The rulebook is the only gateway a designer or publisher can count on to introduce new players to a game. Sure there may be someone experienced with the game to teach it, but at some point, someone had to learn the game from a rulebook. This makes the rulebook so vital to the success of a game that it cannot be ignored. As a designer, I have been thinking at length about how best to layout rules so that players can learn the game and reference the rules for questions as they play. (This obviously applies mainly to complex games.)
This is a very hard thing to do. When explaining the flow of a game, a rule can end up needing to be in multiple places. Where do you put it? And how in depth do you explain it each time it comes up? What about rules that don’t have a good place? This makes for lots of redundancy and a thick, intimidating rulebook; not a good thing.
Rulebooks need to logically explain the flow of a game while at the same time putting all of the rules exactly where players would expect them for reference.
I could talk about all the different kinds of rule book styles out there, but I am going to skip that. There is a method that is old and new that I am really falling in love with. (Settlers of) Catan did it and now Fantasy Flight is doing it again. It is the 2 rulebooks style – a learn-to-play book and reference book.
I remember when I first received Imperial Assault and found this 2-rulebook structure. “This is FFG overkill again,” my brain said instantly. You might be thinking the same thing. Two rulebooks? That is sure to turn people off. And it might at first, but once people get used to it I think it will be a boon for our hobby.
Think about it. We are talking about a rulebook needing to do two very different things: teach the flow and provide a reference. Why not have a smaller learn to play book that teaches flow and a larger reference book that allows players to very easily answer their questions. This makes complete sense. Thinking back to Catan this worked out wonderfully. I didn’t have to go searching through the learn-to-play rules when I had a question. I could easily find it in the Almanac. FFG is taking this a step further by providing related topics at the end of each rule explanation and an index in the back to quickly find things.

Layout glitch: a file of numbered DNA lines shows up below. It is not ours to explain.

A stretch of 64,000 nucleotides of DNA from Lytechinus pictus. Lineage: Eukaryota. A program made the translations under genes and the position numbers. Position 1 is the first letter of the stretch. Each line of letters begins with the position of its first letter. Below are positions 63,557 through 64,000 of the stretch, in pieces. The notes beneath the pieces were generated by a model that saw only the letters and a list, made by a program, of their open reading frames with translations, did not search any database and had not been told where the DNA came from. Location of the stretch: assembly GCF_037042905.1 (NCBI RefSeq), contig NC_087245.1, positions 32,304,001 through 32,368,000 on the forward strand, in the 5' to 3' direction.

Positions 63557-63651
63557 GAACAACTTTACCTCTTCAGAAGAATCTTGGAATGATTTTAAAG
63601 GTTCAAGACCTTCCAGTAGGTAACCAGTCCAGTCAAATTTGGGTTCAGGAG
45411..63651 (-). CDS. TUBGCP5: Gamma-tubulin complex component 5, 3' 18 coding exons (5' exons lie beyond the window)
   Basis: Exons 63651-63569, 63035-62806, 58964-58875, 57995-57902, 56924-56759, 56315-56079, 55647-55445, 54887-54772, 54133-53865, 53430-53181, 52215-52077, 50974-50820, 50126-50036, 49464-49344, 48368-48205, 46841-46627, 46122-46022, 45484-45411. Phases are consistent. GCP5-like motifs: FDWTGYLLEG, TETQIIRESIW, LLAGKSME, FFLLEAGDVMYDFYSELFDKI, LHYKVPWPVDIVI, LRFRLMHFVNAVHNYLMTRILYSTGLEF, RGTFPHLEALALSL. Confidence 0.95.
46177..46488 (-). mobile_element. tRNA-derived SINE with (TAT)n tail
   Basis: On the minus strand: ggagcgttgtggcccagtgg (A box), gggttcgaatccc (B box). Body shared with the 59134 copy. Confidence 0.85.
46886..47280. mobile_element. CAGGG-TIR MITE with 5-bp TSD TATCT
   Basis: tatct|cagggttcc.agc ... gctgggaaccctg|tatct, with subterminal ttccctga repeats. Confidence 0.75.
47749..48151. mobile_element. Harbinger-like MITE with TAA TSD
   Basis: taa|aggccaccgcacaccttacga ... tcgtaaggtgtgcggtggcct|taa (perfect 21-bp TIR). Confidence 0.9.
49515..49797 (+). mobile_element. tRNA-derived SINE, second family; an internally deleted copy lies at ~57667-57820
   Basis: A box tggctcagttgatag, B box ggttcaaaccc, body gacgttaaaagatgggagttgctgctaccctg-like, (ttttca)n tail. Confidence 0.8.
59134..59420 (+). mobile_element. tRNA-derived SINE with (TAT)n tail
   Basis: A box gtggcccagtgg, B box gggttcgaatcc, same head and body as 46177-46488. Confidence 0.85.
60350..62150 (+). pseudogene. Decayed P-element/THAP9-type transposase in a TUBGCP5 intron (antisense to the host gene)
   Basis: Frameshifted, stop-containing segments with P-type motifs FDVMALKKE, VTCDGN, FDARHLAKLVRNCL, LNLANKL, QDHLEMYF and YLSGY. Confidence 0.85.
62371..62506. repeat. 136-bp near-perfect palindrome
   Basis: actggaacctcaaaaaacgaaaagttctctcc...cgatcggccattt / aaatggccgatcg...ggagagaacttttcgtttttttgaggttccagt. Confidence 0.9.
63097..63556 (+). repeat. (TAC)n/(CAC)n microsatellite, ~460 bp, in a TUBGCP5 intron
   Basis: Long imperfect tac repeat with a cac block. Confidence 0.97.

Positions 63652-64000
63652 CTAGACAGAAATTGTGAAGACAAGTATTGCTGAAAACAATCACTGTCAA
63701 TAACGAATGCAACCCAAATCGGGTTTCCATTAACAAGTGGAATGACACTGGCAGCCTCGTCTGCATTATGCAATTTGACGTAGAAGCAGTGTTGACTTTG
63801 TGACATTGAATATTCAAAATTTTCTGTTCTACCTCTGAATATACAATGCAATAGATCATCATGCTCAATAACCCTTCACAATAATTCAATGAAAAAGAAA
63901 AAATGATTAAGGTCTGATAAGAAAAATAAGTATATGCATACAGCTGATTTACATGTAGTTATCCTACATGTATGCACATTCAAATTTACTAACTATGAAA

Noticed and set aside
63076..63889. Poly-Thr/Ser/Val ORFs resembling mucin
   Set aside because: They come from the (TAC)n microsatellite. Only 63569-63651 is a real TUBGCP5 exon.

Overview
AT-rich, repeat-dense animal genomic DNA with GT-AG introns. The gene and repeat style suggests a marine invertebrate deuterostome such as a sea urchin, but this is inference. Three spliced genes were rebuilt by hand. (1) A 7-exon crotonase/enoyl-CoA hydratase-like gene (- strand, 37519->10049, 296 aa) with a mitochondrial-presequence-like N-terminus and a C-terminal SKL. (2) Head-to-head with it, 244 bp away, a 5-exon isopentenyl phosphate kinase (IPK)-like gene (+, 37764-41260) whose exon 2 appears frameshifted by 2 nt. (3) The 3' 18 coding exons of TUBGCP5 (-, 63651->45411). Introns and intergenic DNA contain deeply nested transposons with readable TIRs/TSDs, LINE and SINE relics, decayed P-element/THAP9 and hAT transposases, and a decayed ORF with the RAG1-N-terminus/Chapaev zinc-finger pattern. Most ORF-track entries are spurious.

The designer/publisher can then allow the learn to play book to focus on only that, putting rules only where they need to be for the flow of the game to be clear. Then it puts all of the rules in an alphabetical order in a reference book for easy reference. To me this is the ideal situation. It teaches clearly without getting too wordy and allows for quick and accurate reference. No more hunting through to find an obscure rule.
If I design a complex game (which is what I like to do) I will probably go this direction with the rulebook. It is actually something I already do. Before writing the rules, I create a document called Core Concepts which is an alphabetical listing of the concepts in the game so I can reference them as I write the rules. Now I just need to turn this into the rules reference. Even if this is something that is just put in the back of one rulebook, this would be a really handy reference for players.
What are your thoughts on rule books? What have you found to be most helpful about the rulebooks you have used?